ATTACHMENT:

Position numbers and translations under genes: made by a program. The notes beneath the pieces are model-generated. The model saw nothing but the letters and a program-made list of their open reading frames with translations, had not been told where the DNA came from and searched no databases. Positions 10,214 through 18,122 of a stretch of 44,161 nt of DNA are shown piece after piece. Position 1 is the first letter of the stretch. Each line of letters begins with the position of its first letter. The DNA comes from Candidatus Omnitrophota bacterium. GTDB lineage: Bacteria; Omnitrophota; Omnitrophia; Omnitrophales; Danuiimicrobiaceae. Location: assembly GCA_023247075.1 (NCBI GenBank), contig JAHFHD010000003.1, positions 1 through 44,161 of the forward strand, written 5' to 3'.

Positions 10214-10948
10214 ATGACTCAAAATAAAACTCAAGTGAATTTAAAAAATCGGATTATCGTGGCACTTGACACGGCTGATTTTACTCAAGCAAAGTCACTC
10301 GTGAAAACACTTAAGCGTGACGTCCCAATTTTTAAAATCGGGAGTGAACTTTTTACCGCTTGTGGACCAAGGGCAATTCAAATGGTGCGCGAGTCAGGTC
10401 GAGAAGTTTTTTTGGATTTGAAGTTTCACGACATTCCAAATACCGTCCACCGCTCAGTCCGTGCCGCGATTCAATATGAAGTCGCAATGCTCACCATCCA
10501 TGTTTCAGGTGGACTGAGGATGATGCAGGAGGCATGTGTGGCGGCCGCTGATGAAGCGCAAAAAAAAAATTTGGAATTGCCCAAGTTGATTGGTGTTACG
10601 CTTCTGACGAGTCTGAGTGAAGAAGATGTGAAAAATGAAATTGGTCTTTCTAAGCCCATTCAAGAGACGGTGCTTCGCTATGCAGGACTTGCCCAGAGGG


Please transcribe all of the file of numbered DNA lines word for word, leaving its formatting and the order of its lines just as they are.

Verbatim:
Position numbers and translations under genes: made by a program. The notes beneath the pieces are model-generated. The model saw nothing but the letters and a program-made list of their open reading frames with translations, had not been told where the DNA came from and searched no databases. Positions 10,214 through 18,122 of a stretch of 44,161 nt of DNA are shown piece after piece. Position 1 is the first letter of the stretch. Each line of letters begins with the position of its first letter. The DNA comes from Candidatus Omnitrophota bacterium. GTDB lineage: Bacteria; Omnitrophota; Omnitrophia; Omnitrophales; Danuiimicrobiaceae. Location: assembly GCA_023247075.1 (NCBI GenBank), contig JAHFHD010000003.1, positions 1 through 44,161 of the forward strand, written 5' to 3'.

Positions 10214-10948
10214 ATGACTCAAAATAAAACTCAAGTGAATTTAAAAAATCGGATTATCGTGGCACTTGACACGGCTGATTTTACTCAAGCAAAGTCACTC
10301 GTGAAAACACTTAAGCGTGACGTCCCAATTTTTAAAATCGGGAGTGAACTTTTTACCGCTTGTGGACCAAGGGCAATTCAAATGGTGCGCGAGTCAGGTC
10401 GAGAAGTTTTTTTGGATTTGAAGTTTCACGACATTCCAAATACCGTCCACCGCTCAGTCCGTGCCGCGATTCAATATGAAGTCGCAATGCTCACCATCCA
10501 TGTTTCAGGTGGACTGAGGATGATGCAGGAGGCATGTGTGGCGGCCGCTGATGAAGCGCAAAAAAAAAATTTGGAATTGCCCAAGTTGATTGGTGTTACG
10601 CTTCTGACGAGTCTGAGTGAAGAAGATGTGAAAAATGAAATTGGTCTTTCTAAGCCCATTCAAGAGACGGTGCTTCGCTATGCAGGACTTGCCCAGAGGG